Modeling is creating a representation of a system (or process) that can be explored or used… To put it simply, the next great advance in human ability comes from being able to externalize the mental models we spend our entire lives creating.
Incidentally, this is corroborated by Douglas Rushkoff’s very brief history lesson, Social Control as a Function of Media, in which he predicts that the corporate controllers will only encourage programming skills when the programs of the masses can already be assimilated.
“Science Confirms The Obvious: Strict Parents Raise Conservative Kids” – http://pulse.me/s/eC9fb If so, would it be possible to conduct similar experiments to test whether parents with a particularly strong cultural bias raise their children to have a similar bias? So, for example, do Fatalist parents raise Fatalist kids? My guess here is that the social setting is what’s at stake. It might be more appropriate to speak of, an Egalitarian family (ie. a social organisation) than of an Egalitarian parent. But maybe not if you happen to be a psychological researcher. In other words, the methodological individualism in psychological research necessitates the discovery of political or cultural biases in the individual’s head – because (apparently) there is no where else for those biases to reside. But a complimentary approach might be to investigate the ways these biases are constructed and maintained between people – in the their institutions (including the family), in their rules etc.
WB of Down at Third Man asked for a Cultural Theory perspective on the concept of ‘public benefit’ as it applies to the charitable working of private schools in the UK.
Would you be willing and able to give me your view on how the four cultures would perceive ‘public benefit’ say with regard to schools. I am thinking about the justification in the UK for independent schools having charitable status provided they prove that they provide a public benefit.
A bit of background is in order here. In Britain, private schools are mainly set up as charities, which means they pay less tax than they otherwise would. Under charity law there has to be a charitable purpose, which in this case is education. But there also has to be a public benefit. Until recently this has not been defined, so the actual public benefit of public schools couldn’t easily be scrutinized. In the past few years, though, the Charity Commission has become more interested in defining exactly what ‘public benefit’ might involve. Continue reading “Cultural Theory and the Public Benefit Requirement”→
Australian economist Andrew Leigh has entered into public discussion with Noel Pearson about Aboriginal inequality by proposing that randomised trials should be initiated for those educational innovations supposedly aimed at improving outcomes for disadvantaged groups. He takes his cue from Harvard economist Roland Fryer, who is well known for testing the effectiveness of cash rewards on academic achievement. Provocatively, Leigh has called proponents of the approach ‘the randomistas‘. (You can also hear about randomised education trials).
The rhetoric of the scientific method sounds very sensible. After all, if it works in medicine, why shouldn’t it work in education? Indeed we can go further: since we don’t accept medicine that hasn’t been tested in a randomised trial framework, why should we accept education without similar confirmation of its effectiveness? The point Fryer and now Leigh have been making is that much educational policy is ideologically driven, rather than evidence driven. We need proper evidence and for them, randomisation is the mark of proper evidence.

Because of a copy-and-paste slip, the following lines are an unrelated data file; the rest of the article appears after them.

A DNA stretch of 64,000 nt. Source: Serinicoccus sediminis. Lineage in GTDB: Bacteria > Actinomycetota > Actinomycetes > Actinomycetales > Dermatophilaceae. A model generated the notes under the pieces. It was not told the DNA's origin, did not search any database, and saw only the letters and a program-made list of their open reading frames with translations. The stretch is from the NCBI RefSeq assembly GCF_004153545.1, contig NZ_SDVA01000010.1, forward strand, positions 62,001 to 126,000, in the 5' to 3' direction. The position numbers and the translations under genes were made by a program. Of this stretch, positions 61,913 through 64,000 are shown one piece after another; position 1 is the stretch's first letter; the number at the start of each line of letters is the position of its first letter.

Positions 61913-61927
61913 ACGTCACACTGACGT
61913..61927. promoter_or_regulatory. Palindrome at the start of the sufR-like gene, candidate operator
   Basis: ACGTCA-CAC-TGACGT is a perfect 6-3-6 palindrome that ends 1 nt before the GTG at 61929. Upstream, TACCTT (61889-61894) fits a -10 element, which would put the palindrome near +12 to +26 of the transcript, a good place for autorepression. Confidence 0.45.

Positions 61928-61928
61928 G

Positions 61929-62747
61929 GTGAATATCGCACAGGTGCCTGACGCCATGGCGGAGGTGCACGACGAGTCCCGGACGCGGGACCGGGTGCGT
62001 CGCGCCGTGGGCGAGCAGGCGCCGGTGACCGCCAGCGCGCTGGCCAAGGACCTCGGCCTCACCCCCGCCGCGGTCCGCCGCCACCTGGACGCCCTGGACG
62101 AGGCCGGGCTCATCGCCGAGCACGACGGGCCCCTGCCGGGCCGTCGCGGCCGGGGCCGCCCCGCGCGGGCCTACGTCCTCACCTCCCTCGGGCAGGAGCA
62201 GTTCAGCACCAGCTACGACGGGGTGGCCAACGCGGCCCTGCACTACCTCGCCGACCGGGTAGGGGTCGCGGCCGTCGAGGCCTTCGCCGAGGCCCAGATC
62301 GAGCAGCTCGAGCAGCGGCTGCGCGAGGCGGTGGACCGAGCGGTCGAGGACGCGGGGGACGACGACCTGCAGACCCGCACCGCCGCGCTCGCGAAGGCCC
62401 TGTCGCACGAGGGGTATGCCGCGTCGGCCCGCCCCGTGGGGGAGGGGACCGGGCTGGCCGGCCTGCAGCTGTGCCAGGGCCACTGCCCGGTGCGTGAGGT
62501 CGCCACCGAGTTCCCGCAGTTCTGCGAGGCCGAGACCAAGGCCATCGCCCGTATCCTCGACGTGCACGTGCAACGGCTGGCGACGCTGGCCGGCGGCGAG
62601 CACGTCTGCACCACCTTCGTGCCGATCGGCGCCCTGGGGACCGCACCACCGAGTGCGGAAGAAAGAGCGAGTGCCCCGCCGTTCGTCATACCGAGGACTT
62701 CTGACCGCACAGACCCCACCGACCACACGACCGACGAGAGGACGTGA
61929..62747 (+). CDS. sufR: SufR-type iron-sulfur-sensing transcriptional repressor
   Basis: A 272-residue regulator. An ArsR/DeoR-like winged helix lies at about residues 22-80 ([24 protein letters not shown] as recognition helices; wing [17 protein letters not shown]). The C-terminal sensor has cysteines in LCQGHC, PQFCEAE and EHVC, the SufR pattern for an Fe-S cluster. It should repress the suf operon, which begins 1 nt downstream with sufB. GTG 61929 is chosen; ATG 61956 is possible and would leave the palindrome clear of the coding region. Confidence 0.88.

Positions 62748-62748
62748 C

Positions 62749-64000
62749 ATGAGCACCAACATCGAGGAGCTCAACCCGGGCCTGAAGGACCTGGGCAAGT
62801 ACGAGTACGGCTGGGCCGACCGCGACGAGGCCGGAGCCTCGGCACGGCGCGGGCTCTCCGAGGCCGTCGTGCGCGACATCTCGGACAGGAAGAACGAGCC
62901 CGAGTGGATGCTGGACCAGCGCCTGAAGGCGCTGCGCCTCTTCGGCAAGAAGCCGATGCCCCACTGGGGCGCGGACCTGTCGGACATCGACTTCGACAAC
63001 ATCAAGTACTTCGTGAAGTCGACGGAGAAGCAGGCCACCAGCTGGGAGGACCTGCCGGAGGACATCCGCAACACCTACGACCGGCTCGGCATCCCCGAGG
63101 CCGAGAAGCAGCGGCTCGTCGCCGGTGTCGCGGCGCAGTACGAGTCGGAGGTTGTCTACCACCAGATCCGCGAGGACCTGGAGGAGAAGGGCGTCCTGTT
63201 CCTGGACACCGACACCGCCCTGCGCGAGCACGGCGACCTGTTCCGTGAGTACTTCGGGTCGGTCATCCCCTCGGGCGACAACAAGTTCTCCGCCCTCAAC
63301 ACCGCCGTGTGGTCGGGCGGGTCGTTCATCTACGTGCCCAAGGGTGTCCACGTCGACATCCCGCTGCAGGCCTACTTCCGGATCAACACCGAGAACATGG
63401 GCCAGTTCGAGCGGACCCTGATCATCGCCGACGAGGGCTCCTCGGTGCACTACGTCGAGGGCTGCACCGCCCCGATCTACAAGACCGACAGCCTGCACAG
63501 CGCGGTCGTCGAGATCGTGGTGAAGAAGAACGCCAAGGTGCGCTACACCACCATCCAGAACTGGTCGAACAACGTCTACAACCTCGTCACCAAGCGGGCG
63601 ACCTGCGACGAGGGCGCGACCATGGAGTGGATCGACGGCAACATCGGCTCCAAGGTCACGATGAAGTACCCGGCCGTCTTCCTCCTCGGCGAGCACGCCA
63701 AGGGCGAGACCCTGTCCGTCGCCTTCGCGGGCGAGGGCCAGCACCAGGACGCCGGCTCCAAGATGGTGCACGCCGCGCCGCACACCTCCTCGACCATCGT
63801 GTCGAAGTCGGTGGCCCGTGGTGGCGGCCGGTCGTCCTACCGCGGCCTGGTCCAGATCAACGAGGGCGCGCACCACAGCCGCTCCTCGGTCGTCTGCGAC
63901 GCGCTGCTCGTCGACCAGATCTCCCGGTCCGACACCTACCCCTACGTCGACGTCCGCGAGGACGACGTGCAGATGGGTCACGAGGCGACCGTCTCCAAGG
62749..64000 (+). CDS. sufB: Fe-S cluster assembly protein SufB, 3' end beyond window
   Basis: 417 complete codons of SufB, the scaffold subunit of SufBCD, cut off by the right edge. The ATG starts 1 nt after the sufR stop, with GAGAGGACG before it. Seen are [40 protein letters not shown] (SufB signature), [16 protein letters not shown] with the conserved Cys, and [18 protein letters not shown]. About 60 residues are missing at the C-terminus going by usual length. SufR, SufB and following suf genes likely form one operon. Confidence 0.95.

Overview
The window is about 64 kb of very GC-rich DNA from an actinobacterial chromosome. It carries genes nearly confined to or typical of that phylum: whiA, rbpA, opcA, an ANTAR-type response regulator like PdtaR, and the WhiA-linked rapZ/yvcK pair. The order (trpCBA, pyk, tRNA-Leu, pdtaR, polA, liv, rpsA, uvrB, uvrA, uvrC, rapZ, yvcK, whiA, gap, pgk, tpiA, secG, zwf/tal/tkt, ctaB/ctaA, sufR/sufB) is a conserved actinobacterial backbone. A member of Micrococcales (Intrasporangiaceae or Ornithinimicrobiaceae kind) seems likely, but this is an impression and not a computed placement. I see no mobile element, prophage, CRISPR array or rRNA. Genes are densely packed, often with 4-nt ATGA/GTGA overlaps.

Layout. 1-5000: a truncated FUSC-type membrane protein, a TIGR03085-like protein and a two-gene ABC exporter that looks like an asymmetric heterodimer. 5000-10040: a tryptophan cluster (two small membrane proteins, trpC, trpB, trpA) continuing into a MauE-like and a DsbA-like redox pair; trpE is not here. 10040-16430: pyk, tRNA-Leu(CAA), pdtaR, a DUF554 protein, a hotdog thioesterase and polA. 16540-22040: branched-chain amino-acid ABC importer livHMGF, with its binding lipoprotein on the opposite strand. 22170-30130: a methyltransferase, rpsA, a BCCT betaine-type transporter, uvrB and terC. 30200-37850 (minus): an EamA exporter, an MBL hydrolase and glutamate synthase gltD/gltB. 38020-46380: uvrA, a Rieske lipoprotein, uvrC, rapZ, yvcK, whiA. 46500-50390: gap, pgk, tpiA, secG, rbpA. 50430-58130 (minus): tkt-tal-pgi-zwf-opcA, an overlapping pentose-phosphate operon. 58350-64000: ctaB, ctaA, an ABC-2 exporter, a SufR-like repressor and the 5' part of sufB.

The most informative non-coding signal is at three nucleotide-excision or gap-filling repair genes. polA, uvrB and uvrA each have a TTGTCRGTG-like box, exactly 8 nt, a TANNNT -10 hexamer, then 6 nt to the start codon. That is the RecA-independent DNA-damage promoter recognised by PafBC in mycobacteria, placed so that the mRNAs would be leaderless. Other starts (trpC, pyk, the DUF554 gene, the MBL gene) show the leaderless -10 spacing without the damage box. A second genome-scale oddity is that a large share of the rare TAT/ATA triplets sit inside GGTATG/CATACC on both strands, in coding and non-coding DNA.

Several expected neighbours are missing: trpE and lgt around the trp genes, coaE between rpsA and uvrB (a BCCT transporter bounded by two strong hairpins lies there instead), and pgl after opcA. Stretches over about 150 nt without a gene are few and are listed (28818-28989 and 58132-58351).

Michael Reiss, clergyman and director of education at the Royal Society, a leading science organisation, has been misquoted as saying creationism should be taught in schools. This is what he actually said .
His main point seems to be that creationism is not really a simple error that can be corrected in a 50 minute science lesson. Rather, it’s part of a bigger worldview that can only really be challenged by being engaged with.
The closest Reiss comes to suggesting creationism should be taught is the following:
‘If questions or issues about creationism and intelligent design arise during science lessons they can be used to illustrate a number of aspects of how science works.’
According to the Guardian newspaper Sweden is going to ban the teaching of religious doctrine ‘as though it were true’. It may well be a move to try to crack down on Islamic schools, about which Swedes seem either worried or paranoid, depending on your viewpoint.
Could they not try teaching the critical skills necessary to judge for oneself whether something is likely to be true?
Religious schools don’t indoctrinate children by giving them a diet of facts, true or untrue. They do it by creating a community of faith and learning to which students become emotionally attached. In a sense, then, it doesn’t matter what is taught overtly, the mere existence of a network of relationships is enough for a religious school to impact strongly on its students and their families.
One way of making this relational influence difficult was tried in the Nineteenth Century in Lincoln Castle Gaol in England. The chapel was designed so each prisoner would be able to see the preacher, but be completely unaware of the existence of their neighbouring prisoners. That way they would have the good influence of religion without the negative influence of other criminals.